This qualitative study attempts to understand what kinds of evolutionary selection and variation occur in family businesses during the preparation of a managerial and ownership succession.
The study was conducted by interviewing members of one family business in Louisiana, USA and one in Finland in order to contribute to the understanding of succession preparation in small family businesses with two generations. Evolutionary economics was adapted for this interdisciplinary study to explain evolutionary changes in a family business succession.
The findings indicate that both selection and variation can take place through different routes during the preparatory phase of a family business succession. Selection is influenced both by the founder and next generations. However, it does not occur in company A due to the reluctance of the younger generation. In company B selection is processed through joint thinking and visioning. This will lead to variation which is shaped by both generations.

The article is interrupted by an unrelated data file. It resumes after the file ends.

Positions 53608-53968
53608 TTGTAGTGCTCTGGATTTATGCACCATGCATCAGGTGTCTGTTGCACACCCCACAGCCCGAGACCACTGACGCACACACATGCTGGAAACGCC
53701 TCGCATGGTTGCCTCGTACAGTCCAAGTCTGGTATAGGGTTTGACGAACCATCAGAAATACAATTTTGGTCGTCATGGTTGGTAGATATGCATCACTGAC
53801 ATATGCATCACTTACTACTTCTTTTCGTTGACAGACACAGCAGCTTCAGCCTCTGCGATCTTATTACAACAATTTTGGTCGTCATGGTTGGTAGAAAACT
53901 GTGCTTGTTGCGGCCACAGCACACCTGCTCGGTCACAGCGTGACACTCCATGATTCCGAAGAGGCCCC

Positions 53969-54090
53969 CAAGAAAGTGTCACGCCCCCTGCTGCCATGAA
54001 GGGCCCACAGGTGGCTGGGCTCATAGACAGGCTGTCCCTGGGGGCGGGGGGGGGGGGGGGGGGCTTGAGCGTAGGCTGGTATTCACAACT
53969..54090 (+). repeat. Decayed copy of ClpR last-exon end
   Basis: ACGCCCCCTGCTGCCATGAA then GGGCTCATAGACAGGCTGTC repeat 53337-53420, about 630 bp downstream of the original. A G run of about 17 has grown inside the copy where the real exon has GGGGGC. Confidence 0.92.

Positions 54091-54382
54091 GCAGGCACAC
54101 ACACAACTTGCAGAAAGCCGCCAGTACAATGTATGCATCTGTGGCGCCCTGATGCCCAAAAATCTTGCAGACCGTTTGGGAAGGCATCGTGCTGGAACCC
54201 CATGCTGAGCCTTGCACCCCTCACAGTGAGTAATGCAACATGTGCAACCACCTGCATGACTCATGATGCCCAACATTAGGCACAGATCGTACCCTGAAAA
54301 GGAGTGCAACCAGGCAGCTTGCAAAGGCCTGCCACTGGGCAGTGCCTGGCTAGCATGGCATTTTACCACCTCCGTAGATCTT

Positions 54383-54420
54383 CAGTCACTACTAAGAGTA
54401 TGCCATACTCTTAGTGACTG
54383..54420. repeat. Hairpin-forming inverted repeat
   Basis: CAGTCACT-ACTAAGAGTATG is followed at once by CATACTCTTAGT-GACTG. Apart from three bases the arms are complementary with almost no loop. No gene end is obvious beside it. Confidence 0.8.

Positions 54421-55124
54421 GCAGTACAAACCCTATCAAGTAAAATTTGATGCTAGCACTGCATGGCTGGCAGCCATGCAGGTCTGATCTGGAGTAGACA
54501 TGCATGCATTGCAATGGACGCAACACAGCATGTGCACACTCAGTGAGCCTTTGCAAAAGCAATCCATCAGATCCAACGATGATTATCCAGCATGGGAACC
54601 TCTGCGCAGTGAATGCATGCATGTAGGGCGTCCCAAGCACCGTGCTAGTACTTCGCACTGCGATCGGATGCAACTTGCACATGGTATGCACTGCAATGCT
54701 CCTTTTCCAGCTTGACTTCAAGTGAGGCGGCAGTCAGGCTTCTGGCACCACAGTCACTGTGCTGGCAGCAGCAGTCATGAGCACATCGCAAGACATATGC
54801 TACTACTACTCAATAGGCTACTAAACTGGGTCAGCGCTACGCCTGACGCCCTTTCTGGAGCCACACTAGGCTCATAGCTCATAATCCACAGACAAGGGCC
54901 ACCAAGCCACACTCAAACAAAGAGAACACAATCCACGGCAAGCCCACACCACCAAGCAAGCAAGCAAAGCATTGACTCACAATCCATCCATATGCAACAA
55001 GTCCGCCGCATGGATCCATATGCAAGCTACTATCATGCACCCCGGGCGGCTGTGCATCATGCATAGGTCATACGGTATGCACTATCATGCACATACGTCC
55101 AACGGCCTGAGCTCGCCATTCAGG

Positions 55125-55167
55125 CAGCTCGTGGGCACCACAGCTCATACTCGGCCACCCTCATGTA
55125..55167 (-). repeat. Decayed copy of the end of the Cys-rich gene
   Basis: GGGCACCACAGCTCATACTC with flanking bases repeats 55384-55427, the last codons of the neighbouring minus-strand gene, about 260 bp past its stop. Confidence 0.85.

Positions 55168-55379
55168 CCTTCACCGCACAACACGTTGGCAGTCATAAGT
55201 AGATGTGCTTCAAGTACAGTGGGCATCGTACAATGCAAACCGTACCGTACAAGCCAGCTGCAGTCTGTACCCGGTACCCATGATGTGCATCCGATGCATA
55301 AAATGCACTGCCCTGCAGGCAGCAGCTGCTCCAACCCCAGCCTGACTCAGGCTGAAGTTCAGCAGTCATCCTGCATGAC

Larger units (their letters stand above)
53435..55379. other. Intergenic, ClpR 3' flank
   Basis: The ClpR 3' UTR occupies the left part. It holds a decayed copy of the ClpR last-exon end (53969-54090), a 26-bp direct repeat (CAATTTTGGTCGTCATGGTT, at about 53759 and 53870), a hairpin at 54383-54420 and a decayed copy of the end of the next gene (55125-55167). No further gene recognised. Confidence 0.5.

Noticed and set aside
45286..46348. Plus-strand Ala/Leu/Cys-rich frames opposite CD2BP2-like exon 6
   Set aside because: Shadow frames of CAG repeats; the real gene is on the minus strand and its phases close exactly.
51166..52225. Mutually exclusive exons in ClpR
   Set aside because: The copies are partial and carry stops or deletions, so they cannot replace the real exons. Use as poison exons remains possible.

This study is based on qualitative interpretation. Limitations of the study are the small number of informants and the lack of generalization of the results.
This study shows that selection and variation are intertwined. If selection does not occur in a family business, it leads to no variation between the generations. However, exits are possible; death and birth of companies are part of the life cycle of family businesses.
Evolutionary thinking has not been studied recently among family firms except in the field of evolutionary psychology. Evolutionary thinking offers a variety of topics to study in the future.
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